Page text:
Darkness – of the proper, pitch variety – set in as we were descending to what Chapman describes as a button grass valley. We found no button grass by dark or by day. Just more thick forest and deep, deep mud. When it’s very dark, sinking in deep mud is not a nice thought. Our pace slowed even further. The compass was now needed as the land gave us no clues. We were supposed to be in a valley heading SW. We could find SW on the compass, but no particular valley on the ground. Nothing that yelled: “I am a valley. Just stick to the lowest point and follow me up.” The pad, being now full of mud, was shinier than the non-pad, so we made a little cautious progress, but once we reentered the forest, the shine lost its sparkle and we were back playing Pooh and hephalumps again, circling tapes to try to find where the pad went from that point and making footprints to later get excited about. Simply heading SW was an even slower option in forest that tangled, so we only resorted to it when desperate (which we became at about 8.30).
We never did get to see the sinkhole, but we did see where one would lie were it not drowned. We retreated and found two tolerable spots for tents. It was now 8.45. As I was boiling water for dinner, Mark yelled out: “Hey Louise, I just found a tape in the tree above my tent. We’re on the track.” The rain began soon after that. I enjoyed listening to it beating on the tent as I very easily drifted into sleep.
“Wake up, Louise.” The rude sound penetrated my dreams. But we had agreed on a 6 a.m. start. Outside, Mark was standing in the rain, offering me three alternatives: climb, wait a bit, or bail out.
“Bail out?” I almost yelled (well, actually, I think the volume was “yell”) in shock.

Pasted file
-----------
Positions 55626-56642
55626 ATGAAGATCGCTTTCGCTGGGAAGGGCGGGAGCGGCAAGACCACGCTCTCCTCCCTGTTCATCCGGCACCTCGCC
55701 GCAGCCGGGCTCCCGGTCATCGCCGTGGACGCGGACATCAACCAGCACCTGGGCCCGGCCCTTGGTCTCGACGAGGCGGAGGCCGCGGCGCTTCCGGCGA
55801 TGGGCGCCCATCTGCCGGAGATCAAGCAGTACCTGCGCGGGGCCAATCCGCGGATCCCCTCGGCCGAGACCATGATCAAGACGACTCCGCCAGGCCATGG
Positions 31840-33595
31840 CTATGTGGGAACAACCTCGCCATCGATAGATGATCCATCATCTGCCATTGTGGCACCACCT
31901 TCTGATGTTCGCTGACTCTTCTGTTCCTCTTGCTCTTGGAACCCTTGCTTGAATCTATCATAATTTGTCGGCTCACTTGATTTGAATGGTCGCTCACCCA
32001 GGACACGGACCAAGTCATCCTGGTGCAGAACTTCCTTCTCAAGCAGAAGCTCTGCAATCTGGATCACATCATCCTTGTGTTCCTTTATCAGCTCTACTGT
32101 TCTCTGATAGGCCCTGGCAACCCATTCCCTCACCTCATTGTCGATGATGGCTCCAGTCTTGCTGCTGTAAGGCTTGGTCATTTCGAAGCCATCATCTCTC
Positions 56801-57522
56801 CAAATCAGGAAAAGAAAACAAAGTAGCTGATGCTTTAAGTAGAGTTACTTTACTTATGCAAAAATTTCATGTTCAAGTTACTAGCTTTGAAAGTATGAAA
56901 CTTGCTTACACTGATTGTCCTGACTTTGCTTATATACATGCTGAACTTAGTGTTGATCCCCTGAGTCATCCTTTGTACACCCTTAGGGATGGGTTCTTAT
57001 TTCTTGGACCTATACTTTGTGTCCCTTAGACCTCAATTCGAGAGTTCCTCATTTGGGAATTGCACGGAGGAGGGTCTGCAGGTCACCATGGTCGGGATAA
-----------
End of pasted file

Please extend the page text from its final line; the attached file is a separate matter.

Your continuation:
“Yes, the book says it’s four hours to the summit from here. That’s eight hours in the rain and mist with no view and hypothermic conditions.”
“And no line of sight on the helpful cliffs,” I chipped in. With each passing moment, this “bail out” notion was seeming like a fantastic idea. What an ingenious guy Mark is. Within two seconds I’d agreed to it.
“Can we sleep in ’til 7?” I asked hopefully. Affirmative. Life is good.
I rolled over to listen to the rain and just enjoy the state of being in a forest this wondrous with its trunks heavily laden in deep spongy layers of the best green. The scene out my vestibule was a wonderfully Tolkienish vista. (Alas, it was too dark and wet to photograph).
We had thought the trip back would be way faster than the trip in, with the wonders of vision added to the mix, and it was certainly quicker than our way there, but lighting-fast does not describe our speed. The amount of water that had fallen in a single night was truly astonishing. The mud puddles were now mud tarns. Divergences were extravagant to avoid a soaking. Why not just go through and get wet and be done with it? Because the depth of these puddles is unknown, and falling in up to your throat or high chest is actually a frightening experience. It requires great strength to get out again, and is rather cold and dirty to boot. Besides, I had my camera to protect, and my brand new (expensive) Anorak. I pussyfooted around cutting grass and scoparia in an attempt to have it last more than a single expedition.
Our lunch was had in the campsite just before the intersection – a nice clear place to put down the packs. It was a nice clear place for snakes, too. I have never before seen two snakes curled up together. I wanted to poke one with a stick, just to see what would happen, but decided against it. We both did go quite close, however, curious about this daring pair who appeared long before snake season was due to start. (The rain had now stopped). They seemed a little curious about us, too. We parted on good terms.
All up, we carried our packs for 16 hours, which includes all the errors – circling, prancing around puddles, swinging from trees, having several attempts at sliding up logs that were as high as my eyes but offered no way around or under, and other suchlike games. The time does not include eating or photos – the only time we gave our shoulders a break. We had three rests going up, two coming back – just long enough to throw a quick bit of food down and some water, and we were away again. We got to the car, dreaming of hamburgers or better, only to look at the watch and know that even Banjos would be closed by the time we got there. It was quarter to five. No hope.
32.5 kms. 800 ms climb (which does not include any of the climbing on the way back, or the climbing we did in error. Real climbing is more likely to be 1100ms).I was very tired driving home. Ironically, I kept awake by blasting out (and singing along with) Bellini’s opera, La Sonnambula (The Sleepwalker).